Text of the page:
What is Smart City?
A smart city is one that uses various information technologies and innovations to improve the lives of its citizens by improving resource management, improving overall infrastructure and service quality, and reducing waste, energy consumption, and pollution. Intelligent Traffic Monitoring Systems, real-time surveillance, smart street lighting, a centralised command and control centre, real-time environmental monitoring, and data display for public awareness are all required in a smart city. With a market value of around $400 billion in 2019, the global smart cities market is expected to exceed $1 trillion by 2030.
Mechanism behind Smart City
The Internet of Things (IoT) is a key driver for smart cities, as machines, vehicles, systems, and devices must communicate with one another, share and gather data, and automation is prevalent. Communications, energy, and transportation are three areas that need more attention, funding, and R&D to provide efficient solutions to the city and improve citizens’ welfare. Real-time data collection from various systems, as well as their aggregation and unified analysis, can assist the city in implementing smart city infrastructure.
India’s initiative towards Smart City
The Government of India launched the Smart City Mission on June 25, 2015. The mission’s primary goal is to promote sustainable and inclusive cities that provide good infrastructure and a decent quality of life for their citizens. The government has allocated a total of INR 191,000 crores for the purpose. By March 2022, a total of 3577 projects had been completed out of 6939 projects, using a total of 60,073 crore out of a total tendered amount. A smart city is a city that embodies the four pillars of comprehensive development: institutional, physical, social, and economic infrastructure.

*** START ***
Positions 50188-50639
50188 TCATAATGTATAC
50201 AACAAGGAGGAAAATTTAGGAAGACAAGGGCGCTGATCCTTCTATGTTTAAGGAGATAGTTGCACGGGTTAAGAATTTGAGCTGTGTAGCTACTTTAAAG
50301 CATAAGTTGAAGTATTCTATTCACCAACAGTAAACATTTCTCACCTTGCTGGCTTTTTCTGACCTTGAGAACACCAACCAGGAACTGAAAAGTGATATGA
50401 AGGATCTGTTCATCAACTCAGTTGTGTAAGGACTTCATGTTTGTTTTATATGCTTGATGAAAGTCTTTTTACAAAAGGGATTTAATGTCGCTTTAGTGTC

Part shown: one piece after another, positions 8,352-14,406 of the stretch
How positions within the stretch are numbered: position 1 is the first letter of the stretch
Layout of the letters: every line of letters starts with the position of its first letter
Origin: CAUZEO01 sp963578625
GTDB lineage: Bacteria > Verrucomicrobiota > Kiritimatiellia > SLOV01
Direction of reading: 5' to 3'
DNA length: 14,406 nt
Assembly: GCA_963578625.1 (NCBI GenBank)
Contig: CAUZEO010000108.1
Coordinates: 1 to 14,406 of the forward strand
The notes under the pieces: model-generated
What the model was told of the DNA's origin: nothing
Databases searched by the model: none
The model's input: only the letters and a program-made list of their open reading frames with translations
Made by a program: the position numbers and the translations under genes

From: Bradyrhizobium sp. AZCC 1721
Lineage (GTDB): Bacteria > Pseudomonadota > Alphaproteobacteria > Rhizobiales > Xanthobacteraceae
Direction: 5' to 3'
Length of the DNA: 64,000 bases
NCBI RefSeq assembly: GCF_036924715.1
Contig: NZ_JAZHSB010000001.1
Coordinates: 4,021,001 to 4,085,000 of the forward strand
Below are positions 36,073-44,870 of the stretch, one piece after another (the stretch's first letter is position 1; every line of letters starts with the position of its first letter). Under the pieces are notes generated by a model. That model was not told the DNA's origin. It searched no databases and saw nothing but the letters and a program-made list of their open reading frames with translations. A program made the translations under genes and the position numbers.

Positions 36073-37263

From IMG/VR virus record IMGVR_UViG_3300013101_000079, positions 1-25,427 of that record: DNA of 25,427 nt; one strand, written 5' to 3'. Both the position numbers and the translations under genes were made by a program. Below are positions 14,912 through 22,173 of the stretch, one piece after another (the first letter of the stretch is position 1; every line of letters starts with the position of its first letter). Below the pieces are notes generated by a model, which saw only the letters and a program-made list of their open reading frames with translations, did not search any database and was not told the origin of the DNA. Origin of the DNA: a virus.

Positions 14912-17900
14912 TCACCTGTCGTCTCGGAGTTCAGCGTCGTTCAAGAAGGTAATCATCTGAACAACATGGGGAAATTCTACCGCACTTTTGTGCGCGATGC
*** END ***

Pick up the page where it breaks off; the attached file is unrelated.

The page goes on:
There is already so much pressure on Government agencies to deliver the Smart City Projects on time. The pressure to deliver quick results can have disastrous consequences. A smart city infrastructure is a multi-decade project. It coexists with urban transportation networks, energy distribution systems, and sewers. Many smart city projects have fallen through in recent years. According to Ministry of Urban Development, a single-vendor, single-use-case strategy failed in this case. This was due to dubious procurement processes and the use of a single-vendor selection.
The main implementation strategy for the smart city project is to develop areas gradually. The first is retrofitting, which involves adding new technology or features to an existing system in order to improve its efficiency. Then comes redevelopment, in which an infrastructure is rebuilt with better design and thought. Finally, greenfield is created by planting more trees in the spaces between the concrete jungle.
Many technology and IoT companies have expressed interest in participating in the smart city initiative. In 2014, XENIUS successfully installed smart street lights and implemented a smart city model at Mahindra World City Jaipur. CRISIL, KPMG, McKinsey, and Mott Macdonald are among the 37 consulting firms tasked with developing a strategy for the proposed 100 smart cities. The Government’s Smart Cities Mission is an innovative and new initiative to drive economic growth and improve people’s quality of life by enabling local development and harnessing technology to create smart outcomes for citizens.